Warner hit 173 off 136 balls but received scant support from his teammates as Australia, chasing South Africa's 327 for eight, were bowled out for 296.
South Africa won all five matches in the series, the first time Australia have suffered such a beating in a five-game bilateral series. Australia will retain their number one ranking in one-day internationals, however, with South Africa two points behind in second place.
"Davey was phenomenal but the rest of us didn't stand up," said Australian captain Steve Smith. "Credit to South Africa, we've been outplayed in all the games."
Rilee Rossouw hit 122 and JP Duminy made 73 as South Africa piled up the third-highest total in a one-day international at Newlands, making them firm favourites on a ground where the highest successful run chase was 258.
Warner was dropped by wicketkeeper Quinton de Kock off Kagiso Rabada when he had 11. He went on to play a thrilling innings, hitting 24 fours, and Australia remained in with a chance of victory until he was ninth out with the total on 288, run out by a throw from the point boundary by Imran Tahir, desperate for a risky second run in order to keep the strike.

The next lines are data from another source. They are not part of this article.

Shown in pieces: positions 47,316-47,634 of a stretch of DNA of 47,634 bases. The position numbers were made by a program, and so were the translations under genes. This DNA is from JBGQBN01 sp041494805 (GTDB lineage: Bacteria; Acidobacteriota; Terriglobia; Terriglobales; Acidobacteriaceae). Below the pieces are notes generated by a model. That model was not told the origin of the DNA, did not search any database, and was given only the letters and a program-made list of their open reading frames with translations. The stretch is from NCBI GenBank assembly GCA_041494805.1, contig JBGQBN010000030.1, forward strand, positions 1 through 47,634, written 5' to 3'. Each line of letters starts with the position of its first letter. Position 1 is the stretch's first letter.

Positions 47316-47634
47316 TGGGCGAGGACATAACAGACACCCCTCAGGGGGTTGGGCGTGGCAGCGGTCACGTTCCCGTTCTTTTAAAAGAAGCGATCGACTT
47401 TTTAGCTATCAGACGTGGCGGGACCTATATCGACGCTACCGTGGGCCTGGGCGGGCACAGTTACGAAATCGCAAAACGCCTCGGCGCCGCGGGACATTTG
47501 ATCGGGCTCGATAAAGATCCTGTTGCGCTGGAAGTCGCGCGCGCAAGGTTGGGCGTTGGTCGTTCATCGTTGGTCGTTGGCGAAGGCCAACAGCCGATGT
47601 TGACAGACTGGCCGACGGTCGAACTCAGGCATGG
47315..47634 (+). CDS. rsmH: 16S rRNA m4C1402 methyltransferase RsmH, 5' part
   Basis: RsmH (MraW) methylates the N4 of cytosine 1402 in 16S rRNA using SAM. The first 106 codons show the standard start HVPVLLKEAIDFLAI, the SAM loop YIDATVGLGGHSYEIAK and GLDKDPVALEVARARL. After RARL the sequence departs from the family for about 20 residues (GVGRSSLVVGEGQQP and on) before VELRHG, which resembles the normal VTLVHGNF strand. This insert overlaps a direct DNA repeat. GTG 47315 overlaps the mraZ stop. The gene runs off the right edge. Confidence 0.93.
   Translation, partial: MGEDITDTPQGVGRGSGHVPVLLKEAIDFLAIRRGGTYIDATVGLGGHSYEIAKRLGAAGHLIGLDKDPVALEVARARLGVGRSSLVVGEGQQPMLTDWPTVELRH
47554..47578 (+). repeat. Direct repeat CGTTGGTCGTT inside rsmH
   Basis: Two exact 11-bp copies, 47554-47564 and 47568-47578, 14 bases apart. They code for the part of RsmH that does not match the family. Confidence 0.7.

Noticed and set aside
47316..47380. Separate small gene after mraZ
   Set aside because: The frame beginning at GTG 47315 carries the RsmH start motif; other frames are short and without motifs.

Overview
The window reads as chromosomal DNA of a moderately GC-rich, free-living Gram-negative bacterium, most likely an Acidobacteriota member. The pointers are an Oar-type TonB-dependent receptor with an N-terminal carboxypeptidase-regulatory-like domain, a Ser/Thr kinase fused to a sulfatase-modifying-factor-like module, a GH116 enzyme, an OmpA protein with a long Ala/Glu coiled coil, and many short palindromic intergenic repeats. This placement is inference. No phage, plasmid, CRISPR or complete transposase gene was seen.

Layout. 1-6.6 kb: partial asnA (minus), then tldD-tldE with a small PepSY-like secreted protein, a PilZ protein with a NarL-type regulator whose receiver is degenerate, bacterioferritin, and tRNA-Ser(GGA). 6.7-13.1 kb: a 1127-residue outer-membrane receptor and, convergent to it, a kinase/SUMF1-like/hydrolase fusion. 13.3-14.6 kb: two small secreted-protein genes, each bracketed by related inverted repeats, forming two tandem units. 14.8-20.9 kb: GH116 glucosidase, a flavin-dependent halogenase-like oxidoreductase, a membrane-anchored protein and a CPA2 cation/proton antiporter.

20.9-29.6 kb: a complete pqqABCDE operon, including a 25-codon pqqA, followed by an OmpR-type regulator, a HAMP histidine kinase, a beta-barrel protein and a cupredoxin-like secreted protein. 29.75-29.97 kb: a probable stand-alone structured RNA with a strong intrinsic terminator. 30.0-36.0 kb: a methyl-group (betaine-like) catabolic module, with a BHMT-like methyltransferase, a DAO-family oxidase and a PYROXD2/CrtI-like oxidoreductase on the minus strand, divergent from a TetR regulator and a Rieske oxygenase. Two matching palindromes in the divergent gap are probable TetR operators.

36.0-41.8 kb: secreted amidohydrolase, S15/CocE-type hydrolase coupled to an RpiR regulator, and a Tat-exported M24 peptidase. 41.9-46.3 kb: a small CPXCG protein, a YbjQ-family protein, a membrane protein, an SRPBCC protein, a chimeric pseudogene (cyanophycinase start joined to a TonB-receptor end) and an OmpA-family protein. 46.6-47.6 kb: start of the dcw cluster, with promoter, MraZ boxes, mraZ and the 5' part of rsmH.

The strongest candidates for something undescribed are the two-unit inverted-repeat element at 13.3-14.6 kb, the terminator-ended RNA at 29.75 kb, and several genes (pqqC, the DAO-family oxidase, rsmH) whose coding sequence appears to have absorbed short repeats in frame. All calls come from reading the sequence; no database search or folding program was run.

Leg-spinner Tahir had earlier taken two wickets in his first over, ending an opening stand of 72 between Warner and Aaron Finch, then bowling Smith two balls later.
South African captain Faf du Plessis paid tribute to Warner for an "incredible innings" but said South Africa deserved their series triumph. "At different times different guys stood up. Whatever Australia threw at us we had the answers. I'm very proud of the team."
Mitchell Marsh and Travis Head both made 35 but Australia were not able to stage a big partnership such as the 178 off 170 balls posted by Rossouw and Duminy after South Africa had been struggling at 52 for three.
Rossouw, who also hit two fifties in the earlier matches,
was named man of the series and Warner was named man of the match.
Mennie, who conceded 82 runs without taking a wicket in his only previous international in Johannesburg, also ended the Rossouw-Duminy stand when Duminy was caught at backward point. He was the best of the Australian bowlers, taking three for 49.
Chris Tremain, another bowler who made his debut during the series, also took three wickets, aided by two in his last over. He conceded 64 runs.
Rossouw hit the ball with great power in making his runs off 118 balls with 14 fours and two sixes, while Duminy was the ideal partner with a combination of silky stroke play and good running between the wickets.